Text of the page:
Trading premiums often develop in ETFs that have halted creations, because the arbitrage mechanism that usually keeps a fund's price in line with its underlying NAV can no longer work. Thus, as investors chase a limited amount of shares, they drive up the fund's trading price relative to its fair value.
It is unclear when the SEC will approve new shares for USO, or how long it will take the fund to reopen to creations afterward. For example, when the iShares Gold Trust (IAU) registered for an additional 300 million shares in 2016, the approval was granted and its creations restarted in five days.
But when the United States Natural Gas Fund LP (UNG) had to halt creations in 2009 for conditions similar to what's happening for USO now, it took two months for USCF to secure approval for new shares—and another two months to reopen the fund for creations.
USO Announces 1-for-8 Reverse Split
As if all this weren't enough excitement, this morning USO announced a 1-for-8 reverse share split that will become effective after the close of markets on April 28.
When an ETF reverse splits its shares, the number of outstanding shares falls while the price rises by some set factor. In a 1-for-8 split, the number of outstanding ETF shares would be reduced by eight, while its share price would be multiplied by eight. (Any shares that can't be evenly divisible by eight would be paid out in cash at fair value.)
Nothing about the fair value of the ETF or the securities inside its portfolio is impacted by a reverse share split. But issuers have used reverse share splits, especially lately, to prop up prices of ETFs that have fallen sharply. (Read: "What It Means When ETFs Reverse Split.")
Despite its massive inflows, USO's price has fallen precipitously, driven lower by the plummeting oil market that it tracks. More than a month ago, on March 18, USO closed below $5/share—its listing exchange's minimum allowable trading price—and hasn't risen above that threshold since.
Yesterday the ETF closed at $3.75, though the fund had fallen even lower in after-hours trading.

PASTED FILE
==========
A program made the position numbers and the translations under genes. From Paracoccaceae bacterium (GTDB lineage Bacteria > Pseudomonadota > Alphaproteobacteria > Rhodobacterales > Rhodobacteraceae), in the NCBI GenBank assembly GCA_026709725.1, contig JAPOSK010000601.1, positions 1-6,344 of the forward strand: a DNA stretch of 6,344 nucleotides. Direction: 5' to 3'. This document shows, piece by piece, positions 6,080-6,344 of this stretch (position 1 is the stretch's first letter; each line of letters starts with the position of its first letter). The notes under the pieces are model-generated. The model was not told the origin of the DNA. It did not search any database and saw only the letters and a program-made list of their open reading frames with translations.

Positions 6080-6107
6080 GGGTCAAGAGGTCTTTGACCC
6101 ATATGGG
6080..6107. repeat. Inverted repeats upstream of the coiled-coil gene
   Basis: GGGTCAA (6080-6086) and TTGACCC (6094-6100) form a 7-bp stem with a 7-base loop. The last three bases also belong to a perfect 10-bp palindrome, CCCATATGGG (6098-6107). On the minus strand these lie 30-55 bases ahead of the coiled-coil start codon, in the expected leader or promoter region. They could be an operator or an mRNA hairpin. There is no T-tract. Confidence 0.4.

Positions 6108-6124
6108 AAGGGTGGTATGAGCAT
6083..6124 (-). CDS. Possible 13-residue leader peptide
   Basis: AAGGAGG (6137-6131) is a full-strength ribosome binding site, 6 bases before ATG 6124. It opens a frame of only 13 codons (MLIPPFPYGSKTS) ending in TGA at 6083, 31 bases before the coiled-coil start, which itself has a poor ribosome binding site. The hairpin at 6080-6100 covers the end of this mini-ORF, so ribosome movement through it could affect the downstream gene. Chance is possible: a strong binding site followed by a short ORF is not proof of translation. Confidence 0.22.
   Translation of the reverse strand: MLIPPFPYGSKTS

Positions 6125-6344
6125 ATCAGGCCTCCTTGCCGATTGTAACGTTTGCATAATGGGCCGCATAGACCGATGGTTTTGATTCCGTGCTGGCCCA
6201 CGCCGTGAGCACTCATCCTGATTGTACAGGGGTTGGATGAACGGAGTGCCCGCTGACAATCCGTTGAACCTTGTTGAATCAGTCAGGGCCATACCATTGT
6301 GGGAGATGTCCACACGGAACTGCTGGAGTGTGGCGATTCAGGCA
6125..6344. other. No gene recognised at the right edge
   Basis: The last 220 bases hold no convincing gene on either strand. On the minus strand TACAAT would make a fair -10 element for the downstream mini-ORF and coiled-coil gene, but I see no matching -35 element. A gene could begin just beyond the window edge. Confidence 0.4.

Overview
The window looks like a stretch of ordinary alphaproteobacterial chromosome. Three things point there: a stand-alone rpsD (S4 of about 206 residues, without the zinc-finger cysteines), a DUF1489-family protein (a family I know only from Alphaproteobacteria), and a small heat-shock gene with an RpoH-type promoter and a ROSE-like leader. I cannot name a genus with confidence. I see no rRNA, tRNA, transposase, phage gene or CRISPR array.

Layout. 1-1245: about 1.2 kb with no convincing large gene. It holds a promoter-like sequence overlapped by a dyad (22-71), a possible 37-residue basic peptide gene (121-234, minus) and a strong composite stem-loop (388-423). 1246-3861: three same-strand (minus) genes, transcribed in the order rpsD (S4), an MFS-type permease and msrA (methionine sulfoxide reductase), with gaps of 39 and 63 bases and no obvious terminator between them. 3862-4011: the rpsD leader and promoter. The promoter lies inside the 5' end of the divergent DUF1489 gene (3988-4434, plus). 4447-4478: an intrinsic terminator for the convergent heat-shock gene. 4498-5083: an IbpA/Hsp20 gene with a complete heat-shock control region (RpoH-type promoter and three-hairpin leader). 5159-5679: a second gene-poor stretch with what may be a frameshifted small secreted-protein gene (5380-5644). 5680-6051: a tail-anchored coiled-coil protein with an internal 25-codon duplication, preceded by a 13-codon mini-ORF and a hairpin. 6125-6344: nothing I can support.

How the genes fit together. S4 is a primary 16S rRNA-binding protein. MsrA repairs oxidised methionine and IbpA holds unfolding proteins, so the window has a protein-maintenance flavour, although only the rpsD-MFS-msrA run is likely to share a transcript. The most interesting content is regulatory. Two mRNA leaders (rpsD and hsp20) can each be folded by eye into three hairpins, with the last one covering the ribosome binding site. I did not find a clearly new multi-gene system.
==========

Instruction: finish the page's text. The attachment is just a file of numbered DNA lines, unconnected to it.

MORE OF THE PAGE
That said, USO isn't in danger of delisting just yet: The NYSE Arca's listing standard requires a fund to hold at $5/share or above for a majority of days over a six-month period; meaning, the exchange won't delist USO over one bad month or two.
Still, sub-$5/share isn't a trading price that USO's managers find desirable, and it might not take more than a few more weeks of trading there for the fund to bump up against that listing standard.
That’s why USO is doing the reverse share split. In fact, USO's prospectus gives its managers the discretion to adjust the price via share splits at any time "to maintain convenient trading ranges for investors."
What's Next For USO?
The situation for USO changes by the day, and investors should continue to trade USO with extreme caution (if at all).
USO's high premiums to NAV are likely to persist for some time, at least while creations are halted. It's also highly likely that bid/ask spreads for the fund will continue to widen; USO's 60-day average spread is now 0.17% and climbing higher.
In addition, the fund's impending reverse share split will void all open trade orders, such as limit orders, stop orders and so on. Options on USO will be impacted too. Therefore, after the reverse split occurs, investors should make sure to review their orders and replace any that have been canceled.
Contact Lara Crigger at [email protected]